It was Banks who sent the plant hunter David Nelson to Tahiti to bring breadfruit plants from the Polynesian island to the West Indies; breadfruit, it was hoped, would be an inexpensive manna to feed the British workers in tropical colonies. While Nelson’s mission was not the stuff of high drama, the crew of the ship he sailed on—the notorious HMS Bounty, commanded by Captain William Bligh—provided more than enough. During the infamous mutiny, all of the breadfruit plants were thrown overboard.
Despite the loss of the breadfruit, more than 7,000 species were introduced during Banks’ tenure at Kew, making it the world center for botany and horticulture, a position it maintains to this day.
When the Endeavor ran aground in Java, the crewmen plugged the resulting hole in the ship’s hull with a chunk of coral. While the first concern was saving the ship for the voyage home, the main worry for Joseph Banks must have been his precious herbarium specimens–carefully pressed and dried samples of leaves and flowers assembled in Australia. Other pieces of plants were wrapped in moistened cloth and put into metal-lined chests until the onboard artist Sydney Parkinson could draw them; there were so many specimens, Parkinson could only make sketches, and notes on the colors to be added later. I can barely imagine how pressed plants could survive the cramped and humid conditions on a ship at sea, let alone survive unexpected disaster.
In far more comfortable surroundings, and for craft projects rather than scientific reasons, I press flowers and autumn leaves. I don’t use a fancy contraption with planks of wood and blotter paper, squeezed flat by a screw-clamp or leather straps. I use a much handier contrivance: a retired phone book.
I have recycled about a dozen telephone directories for this job, and it’s surprising how quickly they fill up. For instance, I like to preserve hydrangea, and one flower head yields dozens of florets. Even some thicker flowers turn out fine when pressed and weighted with a few more phone books on top; once dried, they last for years.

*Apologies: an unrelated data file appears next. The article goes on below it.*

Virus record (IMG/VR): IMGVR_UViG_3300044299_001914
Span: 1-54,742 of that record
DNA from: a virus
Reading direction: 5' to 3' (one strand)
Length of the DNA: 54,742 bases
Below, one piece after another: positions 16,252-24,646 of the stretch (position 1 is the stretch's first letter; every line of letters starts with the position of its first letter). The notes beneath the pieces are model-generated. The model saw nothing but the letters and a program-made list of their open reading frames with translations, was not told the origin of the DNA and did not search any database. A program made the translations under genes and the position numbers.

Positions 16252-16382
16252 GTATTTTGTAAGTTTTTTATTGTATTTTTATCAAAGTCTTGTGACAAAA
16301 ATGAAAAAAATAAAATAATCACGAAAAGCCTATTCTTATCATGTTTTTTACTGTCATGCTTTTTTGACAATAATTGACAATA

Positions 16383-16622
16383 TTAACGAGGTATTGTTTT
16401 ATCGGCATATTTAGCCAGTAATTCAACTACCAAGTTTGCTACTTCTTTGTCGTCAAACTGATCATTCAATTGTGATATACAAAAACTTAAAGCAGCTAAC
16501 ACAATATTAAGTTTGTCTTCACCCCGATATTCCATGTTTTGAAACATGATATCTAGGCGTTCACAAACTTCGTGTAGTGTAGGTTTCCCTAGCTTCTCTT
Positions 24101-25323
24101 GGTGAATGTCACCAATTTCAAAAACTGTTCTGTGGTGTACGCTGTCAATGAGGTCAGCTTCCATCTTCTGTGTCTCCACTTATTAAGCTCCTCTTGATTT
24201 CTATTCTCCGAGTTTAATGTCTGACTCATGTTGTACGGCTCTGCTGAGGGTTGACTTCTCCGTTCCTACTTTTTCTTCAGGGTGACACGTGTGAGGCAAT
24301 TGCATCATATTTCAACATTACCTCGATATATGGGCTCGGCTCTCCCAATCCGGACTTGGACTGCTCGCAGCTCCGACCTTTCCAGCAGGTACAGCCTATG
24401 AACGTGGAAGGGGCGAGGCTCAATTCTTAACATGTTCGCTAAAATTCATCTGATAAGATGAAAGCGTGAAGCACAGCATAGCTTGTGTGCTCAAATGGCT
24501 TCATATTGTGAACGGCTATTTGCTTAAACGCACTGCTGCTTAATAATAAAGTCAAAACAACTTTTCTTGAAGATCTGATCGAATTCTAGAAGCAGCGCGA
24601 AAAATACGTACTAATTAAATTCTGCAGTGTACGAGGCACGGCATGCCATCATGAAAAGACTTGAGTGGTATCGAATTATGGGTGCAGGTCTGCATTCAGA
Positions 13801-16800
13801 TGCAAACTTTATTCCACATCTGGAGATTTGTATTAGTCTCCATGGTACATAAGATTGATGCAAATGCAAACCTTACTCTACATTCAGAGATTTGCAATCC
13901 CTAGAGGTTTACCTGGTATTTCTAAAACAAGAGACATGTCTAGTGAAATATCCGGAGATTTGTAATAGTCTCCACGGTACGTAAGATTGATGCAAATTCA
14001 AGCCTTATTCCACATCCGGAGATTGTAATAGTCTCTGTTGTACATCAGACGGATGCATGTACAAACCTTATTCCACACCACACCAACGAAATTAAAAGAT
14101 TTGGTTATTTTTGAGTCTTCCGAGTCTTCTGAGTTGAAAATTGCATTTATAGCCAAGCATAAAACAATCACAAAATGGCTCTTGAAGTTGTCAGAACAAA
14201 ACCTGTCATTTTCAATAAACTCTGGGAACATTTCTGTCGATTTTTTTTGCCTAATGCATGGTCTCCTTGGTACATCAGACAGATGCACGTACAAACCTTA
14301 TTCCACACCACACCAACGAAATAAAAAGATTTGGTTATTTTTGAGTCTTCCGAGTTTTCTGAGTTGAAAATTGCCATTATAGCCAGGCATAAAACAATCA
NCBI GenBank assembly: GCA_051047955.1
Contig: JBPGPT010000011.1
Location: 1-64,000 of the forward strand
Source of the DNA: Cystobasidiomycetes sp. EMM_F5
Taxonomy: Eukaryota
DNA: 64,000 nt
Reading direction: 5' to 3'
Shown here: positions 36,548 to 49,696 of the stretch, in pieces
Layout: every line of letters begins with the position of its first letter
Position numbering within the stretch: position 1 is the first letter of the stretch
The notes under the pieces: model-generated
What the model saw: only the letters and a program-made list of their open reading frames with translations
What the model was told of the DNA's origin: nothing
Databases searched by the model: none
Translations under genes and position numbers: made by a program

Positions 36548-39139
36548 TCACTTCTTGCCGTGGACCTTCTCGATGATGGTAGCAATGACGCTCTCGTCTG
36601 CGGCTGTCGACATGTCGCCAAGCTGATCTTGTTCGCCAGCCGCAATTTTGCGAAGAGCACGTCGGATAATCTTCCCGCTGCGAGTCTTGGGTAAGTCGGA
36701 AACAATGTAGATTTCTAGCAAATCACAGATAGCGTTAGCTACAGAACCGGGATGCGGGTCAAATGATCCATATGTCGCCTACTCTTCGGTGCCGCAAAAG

On a few occasions, when I’ve needed a flower right away for a project, I’ve pressed the specimen in a phone book and placed the book in the microwave on low power. I check the process frequently to see if the blossoms have dried, and proceed slowly so as not to toast the flower (or burn the phone book – or house).
I’ve made note cards with the flattened specimens, but lately, I’ve turned my attention to fashioning decoupage lampshades with flowers and leaves stuck to tissue paper with artists’ gloss acrylic medium. I carefully cut panels of tissue paper and glue them to a lampshade frame with white glue. When that is dry, I coat the outside with the medium, and as it dries, it shrinks the paper taught. I dab a bit of medium onto the tissue and place a flower on it, then with a soft brush, apply more medium over the flower. When the flower is dry, I first coat the inside of the lamp with gloss medium, and then with matte medium to diffuse light. I then use a 50/50 mixture of gloss and matte medium over the flowers and paper on the outside for a final coat that creates the look and feel of parchment.
Although the flowers and leaves often start out colorful, over time ultra-violet daylight and humidity cause some to fade. To me, a red leaf mellowing to beige or tan remains beautiful through all of its transformations.